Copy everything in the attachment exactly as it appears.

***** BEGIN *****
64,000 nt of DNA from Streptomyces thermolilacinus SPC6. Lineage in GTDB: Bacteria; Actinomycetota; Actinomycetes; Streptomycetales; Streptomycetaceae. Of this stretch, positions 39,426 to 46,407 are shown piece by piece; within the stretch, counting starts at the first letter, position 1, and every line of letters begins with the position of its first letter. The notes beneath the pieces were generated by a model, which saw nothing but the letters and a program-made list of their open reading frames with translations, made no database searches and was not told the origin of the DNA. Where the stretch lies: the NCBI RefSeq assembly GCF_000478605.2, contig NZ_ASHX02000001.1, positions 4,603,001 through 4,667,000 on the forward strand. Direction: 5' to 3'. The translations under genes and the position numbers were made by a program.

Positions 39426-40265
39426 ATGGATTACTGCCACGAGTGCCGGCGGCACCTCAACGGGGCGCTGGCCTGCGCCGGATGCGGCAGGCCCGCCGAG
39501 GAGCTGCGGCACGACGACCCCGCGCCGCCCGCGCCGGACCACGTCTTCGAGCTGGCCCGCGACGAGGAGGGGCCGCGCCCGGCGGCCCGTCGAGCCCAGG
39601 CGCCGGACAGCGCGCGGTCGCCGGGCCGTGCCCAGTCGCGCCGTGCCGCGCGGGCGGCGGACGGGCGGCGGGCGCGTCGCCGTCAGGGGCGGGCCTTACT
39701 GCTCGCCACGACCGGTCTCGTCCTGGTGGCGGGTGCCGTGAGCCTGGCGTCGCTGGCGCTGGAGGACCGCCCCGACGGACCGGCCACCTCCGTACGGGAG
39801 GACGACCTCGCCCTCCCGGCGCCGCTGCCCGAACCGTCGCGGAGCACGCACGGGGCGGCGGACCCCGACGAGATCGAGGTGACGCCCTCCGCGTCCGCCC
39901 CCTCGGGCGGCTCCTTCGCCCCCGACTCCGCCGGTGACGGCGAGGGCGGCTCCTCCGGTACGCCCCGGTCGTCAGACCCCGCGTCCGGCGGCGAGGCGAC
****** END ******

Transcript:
64,000 nt of DNA from Streptomyces thermolilacinus SPC6. Lineage in GTDB: Bacteria; Actinomycetota; Actinomycetes; Streptomycetales; Streptomycetaceae. Of this stretch, positions 39,426 to 46,407 are shown piece by piece; within the stretch, counting starts at the first letter, position 1, and every line of letters begins with the position of its first letter. The notes beneath the pieces were generated by a model, which saw nothing but the letters and a program-made list of their open reading frames with translations, made no database searches and was not told the origin of the DNA. Where the stretch lies: the NCBI RefSeq assembly GCF_000478605.2, contig NZ_ASHX02000001.1, positions 4,603,001 through 4,667,000 on the forward strand. Direction: 5' to 3'. The translations under genes and the position numbers were made by a program.

Positions 39426-40265
39426 ATGGATTACTGCCACGAGTGCCGGCGGCACCTCAACGGGGCGCTGGCCTGCGCCGGATGCGGCAGGCCCGCCGAG
39501 GAGCTGCGGCACGACGACCCCGCGCCGCCCGCGCCGGACCACGTCTTCGAGCTGGCCCGCGACGAGGAGGGGCCGCGCCCGGCGGCCCGTCGAGCCCAGG
39601 CGCCGGACAGCGCGCGGTCGCCGGGCCGTGCCCAGTCGCGCCGTGCCGCGCGGGCGGCGGACGGGCGGCGGGCGCGTCGCCGTCAGGGGCGGGCCTTACT
39701 GCTCGCCACGACCGGTCTCGTCCTGGTGGCGGGTGCCGTGAGCCTGGCGTCGCTGGCGCTGGAGGACCGCCCCGACGGACCGGCCACCTCCGTACGGGAG
39801 GACGACCTCGCCCTCCCGGCGCCGCTGCCCGAACCGTCGCGGAGCACGCACGGGGCGGCGGACCCCGACGAGATCGAGGTGACGCCCTCCGCGTCCGCCC
39901 CCTCGGGCGGCTCCTTCGCCCCCGACTCCGCCGGTGACGGCGAGGGCGGCTCCTCCGGTACGCCCCGGTCGTCAGACCCCGCGTCCGGCGGCGAGGCGAC